Another stereotype is that Indians are preoccupied with hating people because of our history. We don’t have time for that, any more than anyone else does. That doesn’t mean the history doesn’t impact us. I know people in South Dakota who can tell me the names of all their relatives who died at Wounded Knee. Most Indian people are of the mind that we need to get on with our lives and learn from the past—don’t ignore it, but don’t get preoccupied by it.

Another thing we have to look at very closely is medication—to see if these treatments are as appropriate with Indian people as they are for non-Indian people. We know we’re genetically different but we don’t know the ways that the medication might affect us because of that genetic difference.

To me, cultural competence means being willing to understand the differences in people. I have seen that on a national level NAMI is embracing in a major way the concept of the differences between communities. When you have a very clear cultural boundary it’s imperative that the dominant group and the minority group get together and find ways to bridge that gap.

Have things gotten better?

They may have, but there tend to be eras in which the dominant culture is more friendly to Indians, so we’ll see if it’s a lasting change. More than understanding the differences between cultures, we need to celebrate them. The medical community is going to have to take a position that says they are willing to learn.

"When you have a very clear cultural boundary it’s imperative that the dominant group and the minority group get together and find ways to bridge that gap."

The positive changes we’ve seen in the last few decades have come from a recognition that standard approaches weren’t working for minority groups or different cultures. So I think that looking for approaches that do work is progress, but there’s still a need to recognize traditional modes of healing as being credible—that what a medicine man does for healing is just as valuable as what a psychiatrist does. I think the services that medicine people provide are very valuable in helping make breakthroughs with folks who don’t see any improvement.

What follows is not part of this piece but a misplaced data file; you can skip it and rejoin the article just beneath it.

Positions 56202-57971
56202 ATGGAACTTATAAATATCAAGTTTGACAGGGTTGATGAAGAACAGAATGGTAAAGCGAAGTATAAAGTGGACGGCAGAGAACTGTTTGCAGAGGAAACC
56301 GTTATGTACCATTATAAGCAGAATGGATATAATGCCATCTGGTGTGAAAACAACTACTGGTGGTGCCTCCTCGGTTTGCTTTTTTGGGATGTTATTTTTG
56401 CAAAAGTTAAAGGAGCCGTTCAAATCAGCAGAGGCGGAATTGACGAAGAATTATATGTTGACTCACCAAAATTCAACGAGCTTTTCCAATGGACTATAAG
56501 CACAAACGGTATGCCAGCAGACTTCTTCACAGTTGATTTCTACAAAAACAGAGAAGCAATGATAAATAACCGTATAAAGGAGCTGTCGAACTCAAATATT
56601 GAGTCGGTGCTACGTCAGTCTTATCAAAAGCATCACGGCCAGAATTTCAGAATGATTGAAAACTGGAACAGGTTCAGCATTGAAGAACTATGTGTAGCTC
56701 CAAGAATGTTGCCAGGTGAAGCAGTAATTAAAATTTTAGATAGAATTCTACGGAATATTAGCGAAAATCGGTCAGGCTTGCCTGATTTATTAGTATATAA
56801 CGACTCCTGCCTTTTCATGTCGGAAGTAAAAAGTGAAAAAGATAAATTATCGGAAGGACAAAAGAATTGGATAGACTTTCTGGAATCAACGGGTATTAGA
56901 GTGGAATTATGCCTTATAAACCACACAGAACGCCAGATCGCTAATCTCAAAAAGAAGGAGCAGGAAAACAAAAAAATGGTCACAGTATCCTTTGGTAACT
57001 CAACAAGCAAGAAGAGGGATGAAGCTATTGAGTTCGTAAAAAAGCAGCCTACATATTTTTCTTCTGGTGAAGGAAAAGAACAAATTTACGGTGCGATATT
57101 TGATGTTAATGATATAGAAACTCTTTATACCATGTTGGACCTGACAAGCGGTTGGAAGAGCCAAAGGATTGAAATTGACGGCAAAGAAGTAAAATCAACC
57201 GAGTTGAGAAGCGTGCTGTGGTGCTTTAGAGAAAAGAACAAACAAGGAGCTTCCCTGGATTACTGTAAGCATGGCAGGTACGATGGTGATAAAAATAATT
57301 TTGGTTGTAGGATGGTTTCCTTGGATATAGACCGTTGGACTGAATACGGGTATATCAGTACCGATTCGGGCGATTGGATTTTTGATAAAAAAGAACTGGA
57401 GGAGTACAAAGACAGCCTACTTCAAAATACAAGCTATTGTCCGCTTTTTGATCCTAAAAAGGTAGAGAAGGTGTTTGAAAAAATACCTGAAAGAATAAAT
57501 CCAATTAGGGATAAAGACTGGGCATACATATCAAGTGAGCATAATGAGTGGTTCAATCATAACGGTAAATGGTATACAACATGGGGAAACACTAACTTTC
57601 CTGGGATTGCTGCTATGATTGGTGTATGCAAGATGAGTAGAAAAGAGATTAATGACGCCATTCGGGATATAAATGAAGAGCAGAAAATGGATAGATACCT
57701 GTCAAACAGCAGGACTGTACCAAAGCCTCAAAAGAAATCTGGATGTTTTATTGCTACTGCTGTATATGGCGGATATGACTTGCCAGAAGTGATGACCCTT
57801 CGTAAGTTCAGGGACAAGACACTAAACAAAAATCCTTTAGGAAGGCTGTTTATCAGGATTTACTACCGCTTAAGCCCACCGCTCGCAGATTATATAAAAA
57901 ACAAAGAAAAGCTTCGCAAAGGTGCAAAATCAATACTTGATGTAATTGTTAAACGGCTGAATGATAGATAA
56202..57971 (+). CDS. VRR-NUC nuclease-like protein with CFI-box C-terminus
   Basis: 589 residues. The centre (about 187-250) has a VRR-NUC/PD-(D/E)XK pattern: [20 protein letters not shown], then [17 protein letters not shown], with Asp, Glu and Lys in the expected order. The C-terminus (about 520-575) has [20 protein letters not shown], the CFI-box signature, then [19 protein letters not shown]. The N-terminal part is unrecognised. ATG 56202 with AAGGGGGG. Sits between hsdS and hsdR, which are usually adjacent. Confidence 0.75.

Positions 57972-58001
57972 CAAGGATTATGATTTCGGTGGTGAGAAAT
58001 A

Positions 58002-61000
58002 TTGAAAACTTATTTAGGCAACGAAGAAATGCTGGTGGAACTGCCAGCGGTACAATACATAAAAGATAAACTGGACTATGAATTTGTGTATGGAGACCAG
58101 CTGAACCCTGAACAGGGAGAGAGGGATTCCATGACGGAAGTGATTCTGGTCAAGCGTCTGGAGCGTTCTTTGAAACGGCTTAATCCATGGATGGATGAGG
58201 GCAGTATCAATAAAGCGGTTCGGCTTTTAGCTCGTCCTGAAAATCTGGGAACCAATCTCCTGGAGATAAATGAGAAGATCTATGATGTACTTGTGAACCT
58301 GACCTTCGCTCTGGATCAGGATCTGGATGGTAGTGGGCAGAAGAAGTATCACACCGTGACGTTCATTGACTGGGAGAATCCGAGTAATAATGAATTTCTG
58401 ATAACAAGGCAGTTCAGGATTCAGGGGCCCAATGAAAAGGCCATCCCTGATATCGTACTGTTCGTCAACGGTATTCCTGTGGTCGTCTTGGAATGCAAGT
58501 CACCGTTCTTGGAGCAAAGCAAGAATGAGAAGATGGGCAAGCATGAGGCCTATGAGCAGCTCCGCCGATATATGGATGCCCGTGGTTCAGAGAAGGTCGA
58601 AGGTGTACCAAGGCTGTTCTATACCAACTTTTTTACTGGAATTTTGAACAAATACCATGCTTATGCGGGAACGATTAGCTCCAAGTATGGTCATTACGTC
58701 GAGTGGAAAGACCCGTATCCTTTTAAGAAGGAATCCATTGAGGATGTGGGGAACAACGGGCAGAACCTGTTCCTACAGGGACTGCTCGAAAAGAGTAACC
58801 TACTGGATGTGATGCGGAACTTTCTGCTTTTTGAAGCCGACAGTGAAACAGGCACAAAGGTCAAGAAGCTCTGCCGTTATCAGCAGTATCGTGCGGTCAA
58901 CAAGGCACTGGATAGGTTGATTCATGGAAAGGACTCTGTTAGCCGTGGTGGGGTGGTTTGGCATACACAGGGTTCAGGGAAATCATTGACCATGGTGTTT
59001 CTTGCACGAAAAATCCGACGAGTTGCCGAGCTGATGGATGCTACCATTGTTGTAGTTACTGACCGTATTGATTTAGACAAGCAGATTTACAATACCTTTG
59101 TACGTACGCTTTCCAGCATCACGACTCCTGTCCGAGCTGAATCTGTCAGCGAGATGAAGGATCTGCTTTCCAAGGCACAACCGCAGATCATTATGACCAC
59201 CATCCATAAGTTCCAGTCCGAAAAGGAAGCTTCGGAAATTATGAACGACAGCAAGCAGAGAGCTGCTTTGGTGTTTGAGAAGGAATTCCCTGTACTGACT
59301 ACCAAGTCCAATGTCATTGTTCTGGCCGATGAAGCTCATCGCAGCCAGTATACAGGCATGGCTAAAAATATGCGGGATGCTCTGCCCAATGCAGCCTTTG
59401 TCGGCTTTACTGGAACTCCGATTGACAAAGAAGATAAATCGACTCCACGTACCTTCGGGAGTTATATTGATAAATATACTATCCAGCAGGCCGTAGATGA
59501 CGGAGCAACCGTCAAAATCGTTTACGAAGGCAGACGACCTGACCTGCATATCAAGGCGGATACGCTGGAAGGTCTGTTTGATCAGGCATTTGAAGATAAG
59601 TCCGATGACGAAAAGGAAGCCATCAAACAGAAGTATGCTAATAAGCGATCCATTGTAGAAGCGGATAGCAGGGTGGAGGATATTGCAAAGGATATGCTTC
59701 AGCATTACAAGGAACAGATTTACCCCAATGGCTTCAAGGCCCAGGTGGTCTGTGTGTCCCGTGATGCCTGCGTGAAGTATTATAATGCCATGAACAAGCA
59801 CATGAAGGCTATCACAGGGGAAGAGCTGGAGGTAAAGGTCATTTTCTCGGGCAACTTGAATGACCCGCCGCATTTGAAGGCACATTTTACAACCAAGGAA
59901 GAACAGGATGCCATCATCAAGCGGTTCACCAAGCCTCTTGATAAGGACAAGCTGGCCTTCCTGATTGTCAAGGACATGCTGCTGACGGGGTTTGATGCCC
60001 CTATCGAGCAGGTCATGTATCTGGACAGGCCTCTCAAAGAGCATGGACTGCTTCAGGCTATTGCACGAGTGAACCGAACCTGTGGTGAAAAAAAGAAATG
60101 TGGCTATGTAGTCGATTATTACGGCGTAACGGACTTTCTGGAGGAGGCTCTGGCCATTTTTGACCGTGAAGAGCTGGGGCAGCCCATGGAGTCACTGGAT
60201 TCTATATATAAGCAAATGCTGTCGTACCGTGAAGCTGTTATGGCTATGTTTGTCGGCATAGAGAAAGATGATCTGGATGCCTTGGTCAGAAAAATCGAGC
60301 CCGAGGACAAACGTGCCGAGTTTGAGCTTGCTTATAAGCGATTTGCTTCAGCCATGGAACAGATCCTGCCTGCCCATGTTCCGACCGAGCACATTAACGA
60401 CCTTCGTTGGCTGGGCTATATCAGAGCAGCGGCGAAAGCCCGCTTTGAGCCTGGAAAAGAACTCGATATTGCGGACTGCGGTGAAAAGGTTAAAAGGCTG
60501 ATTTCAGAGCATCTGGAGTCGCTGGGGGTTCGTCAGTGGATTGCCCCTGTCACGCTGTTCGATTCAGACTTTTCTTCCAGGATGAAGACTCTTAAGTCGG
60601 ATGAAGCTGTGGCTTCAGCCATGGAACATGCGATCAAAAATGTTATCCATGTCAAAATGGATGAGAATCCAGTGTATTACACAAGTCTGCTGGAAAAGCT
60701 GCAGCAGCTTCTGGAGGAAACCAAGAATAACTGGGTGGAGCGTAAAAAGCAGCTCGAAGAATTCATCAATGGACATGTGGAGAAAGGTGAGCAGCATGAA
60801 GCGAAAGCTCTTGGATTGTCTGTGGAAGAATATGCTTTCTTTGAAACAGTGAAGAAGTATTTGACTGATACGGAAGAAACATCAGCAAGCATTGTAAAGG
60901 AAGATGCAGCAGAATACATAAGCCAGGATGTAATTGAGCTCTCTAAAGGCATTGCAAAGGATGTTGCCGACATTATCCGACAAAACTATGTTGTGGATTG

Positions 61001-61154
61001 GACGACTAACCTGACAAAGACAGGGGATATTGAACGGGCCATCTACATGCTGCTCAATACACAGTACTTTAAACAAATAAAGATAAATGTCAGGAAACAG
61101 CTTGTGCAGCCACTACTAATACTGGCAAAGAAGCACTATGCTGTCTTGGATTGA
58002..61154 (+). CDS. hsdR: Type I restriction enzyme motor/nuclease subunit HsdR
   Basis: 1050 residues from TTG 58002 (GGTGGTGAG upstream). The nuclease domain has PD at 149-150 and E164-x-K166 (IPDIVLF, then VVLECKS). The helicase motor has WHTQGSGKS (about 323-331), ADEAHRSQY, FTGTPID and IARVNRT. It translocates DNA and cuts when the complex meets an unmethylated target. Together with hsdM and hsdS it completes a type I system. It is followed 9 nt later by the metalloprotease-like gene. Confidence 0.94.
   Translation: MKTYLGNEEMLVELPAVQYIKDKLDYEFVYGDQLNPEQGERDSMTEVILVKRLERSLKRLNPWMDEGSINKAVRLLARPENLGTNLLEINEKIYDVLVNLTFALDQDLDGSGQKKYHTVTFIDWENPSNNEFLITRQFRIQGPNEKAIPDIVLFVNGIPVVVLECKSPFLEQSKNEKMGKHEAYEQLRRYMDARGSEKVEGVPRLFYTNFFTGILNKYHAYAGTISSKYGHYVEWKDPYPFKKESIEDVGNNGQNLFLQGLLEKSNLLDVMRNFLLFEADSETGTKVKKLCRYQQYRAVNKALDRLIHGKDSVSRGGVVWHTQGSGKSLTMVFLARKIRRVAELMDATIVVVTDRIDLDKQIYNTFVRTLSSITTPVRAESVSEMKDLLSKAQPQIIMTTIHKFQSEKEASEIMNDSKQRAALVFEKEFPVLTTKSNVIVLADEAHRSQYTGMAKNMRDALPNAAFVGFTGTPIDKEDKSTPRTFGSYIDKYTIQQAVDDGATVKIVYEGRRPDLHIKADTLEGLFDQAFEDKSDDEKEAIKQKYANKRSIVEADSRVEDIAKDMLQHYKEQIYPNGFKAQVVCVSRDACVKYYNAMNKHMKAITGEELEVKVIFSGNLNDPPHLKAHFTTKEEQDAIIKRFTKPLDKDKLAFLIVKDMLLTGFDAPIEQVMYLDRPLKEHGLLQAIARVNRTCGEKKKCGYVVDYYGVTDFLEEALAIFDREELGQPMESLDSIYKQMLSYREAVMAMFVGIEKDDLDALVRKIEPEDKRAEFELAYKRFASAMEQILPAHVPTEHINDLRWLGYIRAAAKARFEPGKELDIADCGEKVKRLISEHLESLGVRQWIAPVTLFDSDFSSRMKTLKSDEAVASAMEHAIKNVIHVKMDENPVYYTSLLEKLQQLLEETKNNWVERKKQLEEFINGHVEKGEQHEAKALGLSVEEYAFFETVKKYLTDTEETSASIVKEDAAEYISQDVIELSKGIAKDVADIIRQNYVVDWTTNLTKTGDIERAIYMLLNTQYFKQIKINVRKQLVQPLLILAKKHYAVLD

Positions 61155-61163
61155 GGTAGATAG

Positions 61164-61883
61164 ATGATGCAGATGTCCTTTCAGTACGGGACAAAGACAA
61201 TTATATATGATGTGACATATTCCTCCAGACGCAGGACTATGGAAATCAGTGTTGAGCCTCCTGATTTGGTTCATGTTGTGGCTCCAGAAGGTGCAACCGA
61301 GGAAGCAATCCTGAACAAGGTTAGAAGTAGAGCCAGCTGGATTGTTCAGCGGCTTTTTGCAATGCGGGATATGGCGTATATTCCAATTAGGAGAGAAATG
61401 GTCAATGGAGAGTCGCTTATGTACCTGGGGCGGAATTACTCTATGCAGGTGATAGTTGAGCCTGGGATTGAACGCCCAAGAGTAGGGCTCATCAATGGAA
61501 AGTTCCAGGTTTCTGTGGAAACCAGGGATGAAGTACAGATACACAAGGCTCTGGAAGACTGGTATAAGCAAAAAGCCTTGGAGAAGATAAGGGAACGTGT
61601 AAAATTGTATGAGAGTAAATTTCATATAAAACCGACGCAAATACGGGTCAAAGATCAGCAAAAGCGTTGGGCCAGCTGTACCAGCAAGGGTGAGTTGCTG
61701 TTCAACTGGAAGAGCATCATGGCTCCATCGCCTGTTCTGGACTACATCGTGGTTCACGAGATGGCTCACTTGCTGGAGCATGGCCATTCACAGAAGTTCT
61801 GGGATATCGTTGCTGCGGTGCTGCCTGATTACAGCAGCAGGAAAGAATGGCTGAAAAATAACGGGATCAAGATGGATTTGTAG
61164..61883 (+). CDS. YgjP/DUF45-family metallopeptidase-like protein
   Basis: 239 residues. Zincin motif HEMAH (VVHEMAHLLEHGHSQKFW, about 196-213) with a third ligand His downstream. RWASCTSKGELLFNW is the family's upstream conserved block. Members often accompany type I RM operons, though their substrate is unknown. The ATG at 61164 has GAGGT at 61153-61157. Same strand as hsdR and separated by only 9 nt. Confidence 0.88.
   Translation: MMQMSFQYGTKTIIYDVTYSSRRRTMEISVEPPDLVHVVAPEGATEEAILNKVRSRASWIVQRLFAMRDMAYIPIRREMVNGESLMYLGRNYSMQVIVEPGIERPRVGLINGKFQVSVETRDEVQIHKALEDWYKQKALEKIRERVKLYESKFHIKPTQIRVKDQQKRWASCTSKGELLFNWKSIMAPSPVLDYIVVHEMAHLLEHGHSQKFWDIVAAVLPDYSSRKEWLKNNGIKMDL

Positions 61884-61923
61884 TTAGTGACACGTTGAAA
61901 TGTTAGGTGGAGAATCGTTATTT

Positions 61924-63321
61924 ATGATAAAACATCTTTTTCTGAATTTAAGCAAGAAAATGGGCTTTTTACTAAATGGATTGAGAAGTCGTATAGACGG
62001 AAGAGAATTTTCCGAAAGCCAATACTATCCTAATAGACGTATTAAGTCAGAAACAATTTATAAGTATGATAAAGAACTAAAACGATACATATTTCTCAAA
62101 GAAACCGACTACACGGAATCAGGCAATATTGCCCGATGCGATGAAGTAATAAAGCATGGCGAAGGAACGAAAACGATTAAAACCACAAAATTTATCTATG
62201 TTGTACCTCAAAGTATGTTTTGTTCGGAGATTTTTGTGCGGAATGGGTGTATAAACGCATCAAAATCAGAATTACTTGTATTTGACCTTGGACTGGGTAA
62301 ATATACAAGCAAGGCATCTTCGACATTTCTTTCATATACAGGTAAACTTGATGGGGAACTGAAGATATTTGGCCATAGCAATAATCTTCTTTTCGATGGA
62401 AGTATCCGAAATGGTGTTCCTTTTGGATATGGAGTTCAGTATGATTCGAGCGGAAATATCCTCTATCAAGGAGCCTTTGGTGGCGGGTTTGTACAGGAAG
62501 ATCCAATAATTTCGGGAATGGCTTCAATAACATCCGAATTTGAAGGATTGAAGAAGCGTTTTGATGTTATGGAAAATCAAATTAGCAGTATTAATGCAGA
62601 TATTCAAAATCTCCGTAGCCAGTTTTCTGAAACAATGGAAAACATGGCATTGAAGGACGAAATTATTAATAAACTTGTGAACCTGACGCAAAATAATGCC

Do you have experience with traditional healing methods yourself?

I’ve always known I was Indian but I grew up in an urban center, San Jose, Calif. I never really felt I fit in there and I didn’t really understand why. Through my own challenges with mental illness and substance abuse, I grew closer to my culture and the healing that it provided. I’ve participated in sacred ceremonies throughout the country.

"Folks need to understand that stereotypes they have about Indian people don’t really exist. I have feathers but I don’t wear them. It’s a part of my life but not necessarily the entirety of who I am."

As an Indian and as a veteran, taking responsibility for myself and people around me was very important. Indian people are supposed to help all people who are less fortunate than ourselves, which helped lead me to the mental health field. Up until a couple years ago I was involved with direct services. Now I help develop and administer recovery and resiliency programs in Tennessee.

What are some changes you’d like to see happen for Native Americans?

Number one, folks need to understand that stereotypes they have about Indian people don’t really exist. I have feathers but I don’t wear them. It’s a part of my life but not necessarily the entirety of who I am. Most people in our society are constantly surrounded by people who have Indian blood but they don’t know that because we don’t make it very obvious.

Secondly, in some parts of this country, it’s really still not a good idea to be Indian. In east Tennessee, people have learned to put being Indian away because of the Trail of Tears. In the 1830s, Indian people were removed and those that were left had to go underground. They stayed underground for a long time and they’re very reluctant even now to talk about being Indian. That may mean acknowledging that they are out there. Every urban community in this country there is a large population of Indian people that not aware of.

We need to create a welcoming environment for Indian people to be Indian.


*The Native American Journalist Association says both “Native American” and “American Indian” are acceptable but that native peoples should be able to determine their own names, with tribal designation being the only truly accurate description. In this article, several terms were used by Mr. Morton.